» Dr. Joe Blum Keeps Focus on His Veteran Patients Despite Health-Care System's Restraints

Day Eleven:

» Operation Medicine Cabinet Gets the Drop on Prescription Drug Disposal

» Lacey Johnson Gives UCSB Students an Education in Dealing with Drug Abuse and Addiction

Day Twelve:

» Santa Barbara County Officials Look for Solutions in Battle Against Prescription Drug Abuse

» Noozhawk Journalists Recount Lessons Learned from Prescription Drug Abuse Series

» Annenberg Fellowships Take a Diverse Approach to Community Health Journalism

» Dr. Nancy Leffert Champions Antioch University's Role in Fight Against Substance Abuse

» Professionals Working in Addiction Field Often Share Roots at Antioch University Santa Barbara

County's top lawman says treatment programs play a vital role in crime fight, even in face of funding threats
Noozhawk
Sunday, October 2, 2011

Name: Bill Brown

Location: Santa Barbara County

Role: Sheriff

Santa Barbara County Sheriff Bill Brown sees substance abuse as a growing problem among the citizens he’s sworn to protect as well as those he’s put away. Drug usage contributes to jail overcrowding and higher recidivism, he says.

Brown, a former Lompoc police chief, was elected sheriff in 2006 and he ran unopposed when he was re-elected in 2010.

He has worked with community organizations that look at larger issues, including recidivism and re-entry, mental health and substance abuse. In his view, he says, long-term change will only come from a balanced approach to law enforcement, which includes prevention, intervention and enforcement programs.

Brown has been at his most vocal during the county’s budget battles, and has said he feels as if he’s presided over the “systematic dismantling of the Sheriff’s Office.”

“When we cut, the one that gets cut is the one with the most future promise: prevention and intervention,” he said.

Eighty percent of inmates in the County Jail have a drug- or alcohol-related component to their crimes, so encouraging treatment is an important step to lowering crime levels and jail overcrowding, Brown said.

According to reports from the county Coroner’s Office, a division of the Sheriff’s Department, prescription medications, alcohol and illegal narcotics are listed as the cause of death in dozens of fatalities every year, with hundreds of other people showing up in local emergency rooms with close calls.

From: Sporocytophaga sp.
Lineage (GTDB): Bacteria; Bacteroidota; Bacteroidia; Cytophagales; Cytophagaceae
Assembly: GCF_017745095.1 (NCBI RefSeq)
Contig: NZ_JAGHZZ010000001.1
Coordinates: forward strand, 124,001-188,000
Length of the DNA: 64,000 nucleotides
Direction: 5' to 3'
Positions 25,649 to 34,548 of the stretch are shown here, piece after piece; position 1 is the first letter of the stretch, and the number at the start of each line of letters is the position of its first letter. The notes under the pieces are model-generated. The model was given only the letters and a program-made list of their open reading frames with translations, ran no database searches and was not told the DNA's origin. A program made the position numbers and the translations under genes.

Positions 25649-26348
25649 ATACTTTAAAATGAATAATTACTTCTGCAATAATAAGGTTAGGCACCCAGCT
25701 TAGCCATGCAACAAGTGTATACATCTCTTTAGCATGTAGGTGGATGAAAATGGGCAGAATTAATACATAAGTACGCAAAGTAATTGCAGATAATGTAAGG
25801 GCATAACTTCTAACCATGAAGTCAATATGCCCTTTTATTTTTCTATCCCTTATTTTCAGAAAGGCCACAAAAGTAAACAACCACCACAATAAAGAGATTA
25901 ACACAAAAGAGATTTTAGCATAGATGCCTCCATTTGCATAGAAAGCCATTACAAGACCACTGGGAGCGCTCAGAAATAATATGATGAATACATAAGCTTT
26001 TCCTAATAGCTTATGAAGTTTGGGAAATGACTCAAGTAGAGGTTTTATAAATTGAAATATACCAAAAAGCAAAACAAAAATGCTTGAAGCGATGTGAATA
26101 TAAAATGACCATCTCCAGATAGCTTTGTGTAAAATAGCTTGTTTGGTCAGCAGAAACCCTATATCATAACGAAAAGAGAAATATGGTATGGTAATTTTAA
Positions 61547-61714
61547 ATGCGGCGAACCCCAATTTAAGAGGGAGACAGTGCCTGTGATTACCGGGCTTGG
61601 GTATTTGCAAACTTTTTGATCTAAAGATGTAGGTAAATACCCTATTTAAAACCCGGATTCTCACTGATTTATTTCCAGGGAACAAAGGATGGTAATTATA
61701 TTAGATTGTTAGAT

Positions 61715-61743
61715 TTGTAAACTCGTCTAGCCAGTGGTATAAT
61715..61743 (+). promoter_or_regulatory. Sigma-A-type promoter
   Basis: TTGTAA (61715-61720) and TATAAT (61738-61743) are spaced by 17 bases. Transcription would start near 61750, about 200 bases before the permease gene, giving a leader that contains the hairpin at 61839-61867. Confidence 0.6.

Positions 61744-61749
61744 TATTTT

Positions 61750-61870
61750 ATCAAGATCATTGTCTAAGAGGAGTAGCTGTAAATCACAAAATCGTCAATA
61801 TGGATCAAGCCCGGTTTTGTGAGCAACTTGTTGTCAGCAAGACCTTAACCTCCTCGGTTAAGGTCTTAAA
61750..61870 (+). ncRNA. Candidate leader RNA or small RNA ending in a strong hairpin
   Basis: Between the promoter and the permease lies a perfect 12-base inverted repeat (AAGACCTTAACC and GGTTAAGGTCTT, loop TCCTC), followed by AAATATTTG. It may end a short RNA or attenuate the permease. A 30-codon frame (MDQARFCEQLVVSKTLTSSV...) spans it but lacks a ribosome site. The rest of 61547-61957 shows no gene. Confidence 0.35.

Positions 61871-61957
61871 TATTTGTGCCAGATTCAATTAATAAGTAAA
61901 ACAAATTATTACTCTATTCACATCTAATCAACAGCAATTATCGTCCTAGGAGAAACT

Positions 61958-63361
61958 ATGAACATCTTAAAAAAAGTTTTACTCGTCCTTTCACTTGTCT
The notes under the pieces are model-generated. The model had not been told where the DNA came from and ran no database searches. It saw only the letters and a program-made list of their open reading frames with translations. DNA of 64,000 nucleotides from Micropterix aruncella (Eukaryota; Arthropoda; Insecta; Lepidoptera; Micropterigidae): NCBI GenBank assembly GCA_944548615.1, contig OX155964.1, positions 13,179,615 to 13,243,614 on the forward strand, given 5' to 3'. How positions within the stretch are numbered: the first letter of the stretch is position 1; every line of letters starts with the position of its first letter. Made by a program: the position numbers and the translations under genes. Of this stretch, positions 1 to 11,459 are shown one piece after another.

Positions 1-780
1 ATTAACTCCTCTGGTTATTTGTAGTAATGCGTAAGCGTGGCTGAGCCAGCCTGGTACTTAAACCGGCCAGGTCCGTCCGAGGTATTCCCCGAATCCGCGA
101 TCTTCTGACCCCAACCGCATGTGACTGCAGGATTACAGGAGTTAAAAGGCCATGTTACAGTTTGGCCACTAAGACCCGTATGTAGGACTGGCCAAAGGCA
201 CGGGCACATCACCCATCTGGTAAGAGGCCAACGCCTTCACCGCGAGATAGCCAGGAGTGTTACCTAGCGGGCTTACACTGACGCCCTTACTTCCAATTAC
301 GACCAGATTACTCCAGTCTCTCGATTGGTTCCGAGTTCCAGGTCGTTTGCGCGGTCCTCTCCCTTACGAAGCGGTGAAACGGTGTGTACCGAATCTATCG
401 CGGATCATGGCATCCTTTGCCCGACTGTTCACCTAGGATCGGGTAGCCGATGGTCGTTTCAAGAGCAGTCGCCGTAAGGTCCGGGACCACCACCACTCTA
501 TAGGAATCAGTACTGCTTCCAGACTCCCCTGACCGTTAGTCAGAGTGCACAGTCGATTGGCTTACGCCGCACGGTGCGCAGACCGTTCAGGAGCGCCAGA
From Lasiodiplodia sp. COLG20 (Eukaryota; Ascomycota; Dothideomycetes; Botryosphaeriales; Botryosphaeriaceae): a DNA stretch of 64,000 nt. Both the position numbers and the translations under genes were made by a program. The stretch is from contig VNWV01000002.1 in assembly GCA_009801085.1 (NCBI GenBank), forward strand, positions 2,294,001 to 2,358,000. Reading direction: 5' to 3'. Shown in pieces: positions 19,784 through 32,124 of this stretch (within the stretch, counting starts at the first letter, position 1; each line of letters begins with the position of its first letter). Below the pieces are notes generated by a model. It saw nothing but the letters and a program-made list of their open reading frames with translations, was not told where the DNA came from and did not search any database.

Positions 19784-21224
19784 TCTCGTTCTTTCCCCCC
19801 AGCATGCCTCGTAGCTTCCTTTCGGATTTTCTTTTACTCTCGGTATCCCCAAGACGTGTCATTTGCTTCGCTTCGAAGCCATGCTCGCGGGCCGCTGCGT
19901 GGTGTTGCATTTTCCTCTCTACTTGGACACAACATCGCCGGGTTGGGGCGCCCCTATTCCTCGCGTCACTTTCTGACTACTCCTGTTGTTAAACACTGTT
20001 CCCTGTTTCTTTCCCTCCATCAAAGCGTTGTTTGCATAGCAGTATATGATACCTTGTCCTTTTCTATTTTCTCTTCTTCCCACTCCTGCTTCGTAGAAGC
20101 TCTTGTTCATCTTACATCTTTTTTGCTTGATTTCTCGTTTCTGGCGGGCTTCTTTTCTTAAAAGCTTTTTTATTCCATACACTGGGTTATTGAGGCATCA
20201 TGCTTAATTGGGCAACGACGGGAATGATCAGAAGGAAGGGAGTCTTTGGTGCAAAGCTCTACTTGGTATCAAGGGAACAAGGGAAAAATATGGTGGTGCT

With such a high correlation between substance use and crime, it’s perhaps not surprising that California’s average recidivism rates are around 75 percent. But in Santa Barbara County, inmate graduates of the Sheriff’s Treatment Program have a significantly lower rate of being rearrested after their release, at 35 percent.

The program is conducted entirely inside the County Jail and it actually is supervised by a former inmate and addict. Brown said it was essential to have a “credible voice” in the program.

“This is an example where we have to walk the walk and open the door for someone who had turned around,” he told Noozhawk.

Brown is a steering committee member of Fighting Back, which is run by the Santa Barbara Council on Alcoholism & Drug Abuse, and he has thrown his full support behind Santa Barbara County’s re-entry philosophy.

With more state prison felons being released from their sentences early or being transferred to local jails, Brown has collaborated with the District Attorney’s Office, the Probation Department and other local public safety agencies to organize a re-entry system well in advance. Santa Barbara County is said to be “light years ahead” of others.

The County Jail is continuously over capacity and last year Brown pushed hard — but unsuccessfully — for a sales tax measure that would have provided millions of dollars for a new jail. The facility’s design was treatment-centered, with cells grouped around classroom areas for easier mobility of inmates.

Even as the Board of Supervisors continues to cut budgets, the Sheriff’s Department proceeds with efforts to combat prescription drug abuse through Operation Medicine Cabinet, which was launched under Brown’s tenure in 2009.

The program’s drop-off boxes are located at nine sheriff’s substations throughout the county, providing citizens a place to get rid of expired or unused drugs. Demand for the resource is high, with the drop boxes collecting about one ton of medications every three months.

“The realities are that a legally prescribed drug taken recklessly will kill you just as quickly as an illicit drug,” Brown said.

Noozhawk staff writer Giana Magnoli can be reached at gmagnoli@noozhawk.com. Follow Noozhawk on Twitter: @noozhawk, @NoozhawkNews and @NoozhawkBiz. Connect with Noozhawk on Facebook.